ARTA vs ACTA on Resolution 804, Why?
Sarah Dawson, Open Jaw

by Sarah Dawson

If you are frustrated when reading the constant back and forth between these two associations, then you are not alone. At the centre of the latest debate is a financial security measure that new agencies (new owners or changed agency status) will have to implement, as an amendment to Resolution 804.

This proposed change to Resolution 804 means that new agencies need to put in place temporary financial security amounts in the form of a letter of credit or bank guarantee for $35,000 for 2 years, rather than $25,000 for 6 months. If implemented, this will without doubt preclude the ability of some agencies to participate in or complete planned mergers and acquisitions, and this will lead to more agency closures. ARTA and ACTA are understandably worried about such events occurring.

IATA has reason to ask for additional financial security. The majority of their member airlines are losing more money than ever before, and are under pressure to keep flying expensive aircraft because there are costs associated with each aircraft whether it is in the air or not. This creates seats in the market, and someone has to sell them. Airlines are happy for agents to do so, but they do not want to be financially burdened in order to allow agents to sell their seats. Surely, this is the same argument the agents (and agent associations) should be using in return.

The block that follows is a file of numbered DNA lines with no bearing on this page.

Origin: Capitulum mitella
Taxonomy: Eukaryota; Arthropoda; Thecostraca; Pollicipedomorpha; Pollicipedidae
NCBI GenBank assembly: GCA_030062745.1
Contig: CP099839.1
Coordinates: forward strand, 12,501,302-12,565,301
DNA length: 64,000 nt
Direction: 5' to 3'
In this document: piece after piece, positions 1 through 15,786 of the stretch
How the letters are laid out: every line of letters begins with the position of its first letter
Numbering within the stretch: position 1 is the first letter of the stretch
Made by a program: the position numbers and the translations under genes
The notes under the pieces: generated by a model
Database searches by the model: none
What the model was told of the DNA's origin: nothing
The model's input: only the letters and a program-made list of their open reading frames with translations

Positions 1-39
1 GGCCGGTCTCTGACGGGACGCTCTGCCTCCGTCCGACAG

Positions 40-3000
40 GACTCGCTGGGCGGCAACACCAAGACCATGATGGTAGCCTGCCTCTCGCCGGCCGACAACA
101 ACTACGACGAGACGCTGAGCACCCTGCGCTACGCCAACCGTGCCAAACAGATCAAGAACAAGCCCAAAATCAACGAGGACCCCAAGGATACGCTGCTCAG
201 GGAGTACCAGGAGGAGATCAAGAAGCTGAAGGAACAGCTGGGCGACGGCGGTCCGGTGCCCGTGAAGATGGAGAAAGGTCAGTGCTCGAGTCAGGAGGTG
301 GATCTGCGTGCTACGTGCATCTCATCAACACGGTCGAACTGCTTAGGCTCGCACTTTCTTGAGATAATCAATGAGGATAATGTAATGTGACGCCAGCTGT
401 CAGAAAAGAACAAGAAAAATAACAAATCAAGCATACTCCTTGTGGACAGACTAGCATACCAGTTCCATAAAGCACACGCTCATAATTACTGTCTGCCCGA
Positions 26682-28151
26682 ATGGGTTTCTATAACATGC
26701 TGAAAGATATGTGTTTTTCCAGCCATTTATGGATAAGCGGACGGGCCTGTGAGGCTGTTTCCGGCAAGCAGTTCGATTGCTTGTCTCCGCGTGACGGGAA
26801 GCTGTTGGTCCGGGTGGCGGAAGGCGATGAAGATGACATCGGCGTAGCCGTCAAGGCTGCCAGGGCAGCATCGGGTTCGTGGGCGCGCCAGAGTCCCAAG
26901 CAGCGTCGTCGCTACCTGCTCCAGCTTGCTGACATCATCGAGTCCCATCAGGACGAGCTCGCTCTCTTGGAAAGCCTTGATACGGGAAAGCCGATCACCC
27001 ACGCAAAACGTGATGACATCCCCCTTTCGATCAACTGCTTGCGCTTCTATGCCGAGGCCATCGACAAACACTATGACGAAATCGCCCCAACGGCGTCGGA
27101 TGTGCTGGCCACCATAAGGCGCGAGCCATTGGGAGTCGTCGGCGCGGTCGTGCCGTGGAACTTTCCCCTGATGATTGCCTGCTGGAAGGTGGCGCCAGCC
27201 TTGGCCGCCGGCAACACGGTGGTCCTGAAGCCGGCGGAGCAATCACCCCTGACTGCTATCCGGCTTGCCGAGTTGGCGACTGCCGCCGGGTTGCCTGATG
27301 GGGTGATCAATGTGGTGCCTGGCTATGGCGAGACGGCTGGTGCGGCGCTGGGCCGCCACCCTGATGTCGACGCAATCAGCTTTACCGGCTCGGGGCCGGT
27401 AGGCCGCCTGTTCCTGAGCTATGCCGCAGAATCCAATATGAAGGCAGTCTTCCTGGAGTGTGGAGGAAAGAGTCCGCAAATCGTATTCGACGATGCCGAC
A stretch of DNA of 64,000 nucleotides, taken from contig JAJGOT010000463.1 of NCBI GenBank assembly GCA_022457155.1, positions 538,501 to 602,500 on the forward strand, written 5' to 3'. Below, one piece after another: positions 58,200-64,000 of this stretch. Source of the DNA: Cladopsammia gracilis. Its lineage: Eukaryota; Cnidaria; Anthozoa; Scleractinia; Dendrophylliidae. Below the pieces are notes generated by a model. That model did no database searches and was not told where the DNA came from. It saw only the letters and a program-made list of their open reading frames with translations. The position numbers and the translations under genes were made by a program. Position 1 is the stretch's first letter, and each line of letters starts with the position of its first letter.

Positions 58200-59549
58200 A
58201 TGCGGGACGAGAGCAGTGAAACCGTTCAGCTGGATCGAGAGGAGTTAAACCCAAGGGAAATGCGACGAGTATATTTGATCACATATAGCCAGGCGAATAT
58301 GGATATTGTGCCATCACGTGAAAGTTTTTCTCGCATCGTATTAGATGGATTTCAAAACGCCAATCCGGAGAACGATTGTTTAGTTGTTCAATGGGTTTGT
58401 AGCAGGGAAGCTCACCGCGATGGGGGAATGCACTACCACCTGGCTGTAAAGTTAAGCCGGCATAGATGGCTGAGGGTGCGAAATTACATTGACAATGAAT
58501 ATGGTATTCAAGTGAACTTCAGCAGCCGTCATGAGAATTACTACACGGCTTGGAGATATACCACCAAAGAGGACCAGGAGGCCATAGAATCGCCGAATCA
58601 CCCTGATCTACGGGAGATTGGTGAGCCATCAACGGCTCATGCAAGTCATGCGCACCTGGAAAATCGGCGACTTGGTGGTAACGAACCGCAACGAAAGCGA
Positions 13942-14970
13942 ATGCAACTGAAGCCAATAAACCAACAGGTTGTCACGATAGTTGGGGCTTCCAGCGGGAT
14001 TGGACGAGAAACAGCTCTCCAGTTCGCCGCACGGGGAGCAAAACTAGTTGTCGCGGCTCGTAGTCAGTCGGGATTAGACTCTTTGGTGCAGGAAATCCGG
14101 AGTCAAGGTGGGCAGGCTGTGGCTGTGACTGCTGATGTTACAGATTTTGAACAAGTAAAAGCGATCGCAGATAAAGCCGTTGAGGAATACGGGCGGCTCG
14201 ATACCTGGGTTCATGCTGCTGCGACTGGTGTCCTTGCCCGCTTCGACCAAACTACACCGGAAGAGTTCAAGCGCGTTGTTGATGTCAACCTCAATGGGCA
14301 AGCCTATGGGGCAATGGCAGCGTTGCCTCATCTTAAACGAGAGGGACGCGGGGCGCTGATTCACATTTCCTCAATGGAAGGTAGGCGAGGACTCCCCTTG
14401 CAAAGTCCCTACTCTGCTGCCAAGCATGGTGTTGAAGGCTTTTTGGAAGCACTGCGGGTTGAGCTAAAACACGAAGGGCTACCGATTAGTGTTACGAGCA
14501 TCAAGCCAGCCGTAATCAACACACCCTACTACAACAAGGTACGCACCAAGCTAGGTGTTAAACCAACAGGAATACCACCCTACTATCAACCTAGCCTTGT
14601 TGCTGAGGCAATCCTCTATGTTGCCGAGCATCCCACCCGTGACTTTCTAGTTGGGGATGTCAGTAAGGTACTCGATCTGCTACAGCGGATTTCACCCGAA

The reality is that ARTA and ACTA, both with paid member subscriptions, have a duty to their members to represent them and their views to IATA, or any other regulatory body, whether through the UFTAA or directly. Both have issues with the dollar amount, term and the words used in the changes to Resolution 804. On such issues, it should not be too much for members to ask that both ARTA and ACTA agree a position and lobby jointly rather than blaming the other for ignoring the issue at hand, or stealing the other’s opinions.

The latest press releases will surely find their way into the hands of officials at IATA, and at what expense? Let’s hope it is not too late for both ARTA and ACTA to step forward and address this issue as one, and help to ensure that the voices of the Canadian travel agents are heard loudly and clearly on this issue or any other in the future.

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